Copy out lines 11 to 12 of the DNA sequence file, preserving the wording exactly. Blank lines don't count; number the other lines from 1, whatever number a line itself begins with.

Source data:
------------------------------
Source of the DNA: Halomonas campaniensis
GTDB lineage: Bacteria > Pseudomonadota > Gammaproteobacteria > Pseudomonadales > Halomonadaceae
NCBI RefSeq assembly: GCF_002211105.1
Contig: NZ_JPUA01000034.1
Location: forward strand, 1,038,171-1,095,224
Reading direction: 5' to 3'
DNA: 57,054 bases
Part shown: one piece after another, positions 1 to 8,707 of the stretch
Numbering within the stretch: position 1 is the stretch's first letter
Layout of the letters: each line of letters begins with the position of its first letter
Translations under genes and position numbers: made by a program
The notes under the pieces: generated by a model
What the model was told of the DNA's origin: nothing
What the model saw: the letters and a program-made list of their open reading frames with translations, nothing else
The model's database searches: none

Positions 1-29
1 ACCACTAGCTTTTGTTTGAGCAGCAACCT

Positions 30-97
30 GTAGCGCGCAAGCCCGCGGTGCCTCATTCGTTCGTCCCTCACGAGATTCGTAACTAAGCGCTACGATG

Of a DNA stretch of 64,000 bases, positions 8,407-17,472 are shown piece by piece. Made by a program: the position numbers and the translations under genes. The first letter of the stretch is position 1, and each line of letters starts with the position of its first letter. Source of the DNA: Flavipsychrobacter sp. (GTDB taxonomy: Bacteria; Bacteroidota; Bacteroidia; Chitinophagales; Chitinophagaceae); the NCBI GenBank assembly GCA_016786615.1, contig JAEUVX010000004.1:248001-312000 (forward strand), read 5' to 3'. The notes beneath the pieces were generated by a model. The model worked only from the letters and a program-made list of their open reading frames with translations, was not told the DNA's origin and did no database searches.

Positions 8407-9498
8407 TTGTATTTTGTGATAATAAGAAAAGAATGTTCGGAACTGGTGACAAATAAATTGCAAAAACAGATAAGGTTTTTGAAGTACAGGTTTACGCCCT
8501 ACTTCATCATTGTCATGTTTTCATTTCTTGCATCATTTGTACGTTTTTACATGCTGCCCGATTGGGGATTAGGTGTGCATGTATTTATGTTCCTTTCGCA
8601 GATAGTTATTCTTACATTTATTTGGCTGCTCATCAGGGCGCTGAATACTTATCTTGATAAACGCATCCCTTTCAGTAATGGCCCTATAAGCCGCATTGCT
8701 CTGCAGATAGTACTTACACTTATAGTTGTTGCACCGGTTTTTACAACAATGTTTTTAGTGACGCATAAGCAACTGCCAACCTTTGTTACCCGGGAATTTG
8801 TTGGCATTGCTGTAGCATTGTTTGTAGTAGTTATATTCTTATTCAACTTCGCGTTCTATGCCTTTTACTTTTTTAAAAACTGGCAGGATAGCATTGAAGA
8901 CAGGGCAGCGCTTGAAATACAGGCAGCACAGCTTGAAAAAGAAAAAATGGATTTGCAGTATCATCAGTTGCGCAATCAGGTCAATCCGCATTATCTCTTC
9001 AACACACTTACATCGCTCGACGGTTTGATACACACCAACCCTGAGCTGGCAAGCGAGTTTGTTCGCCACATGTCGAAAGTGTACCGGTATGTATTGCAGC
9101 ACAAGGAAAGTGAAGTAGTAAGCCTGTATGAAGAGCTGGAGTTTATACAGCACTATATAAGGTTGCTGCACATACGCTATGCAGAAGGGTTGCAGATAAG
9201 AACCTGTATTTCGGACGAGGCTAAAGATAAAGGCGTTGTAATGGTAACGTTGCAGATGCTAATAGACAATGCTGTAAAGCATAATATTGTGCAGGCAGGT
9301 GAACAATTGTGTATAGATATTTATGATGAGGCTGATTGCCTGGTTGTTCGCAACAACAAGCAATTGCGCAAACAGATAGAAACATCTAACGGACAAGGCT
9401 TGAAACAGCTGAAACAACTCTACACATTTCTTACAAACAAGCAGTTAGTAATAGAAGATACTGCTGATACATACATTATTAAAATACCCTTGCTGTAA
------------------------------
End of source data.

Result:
Translations under genes and position numbers: made by a program
The notes under the pieces: generated by a model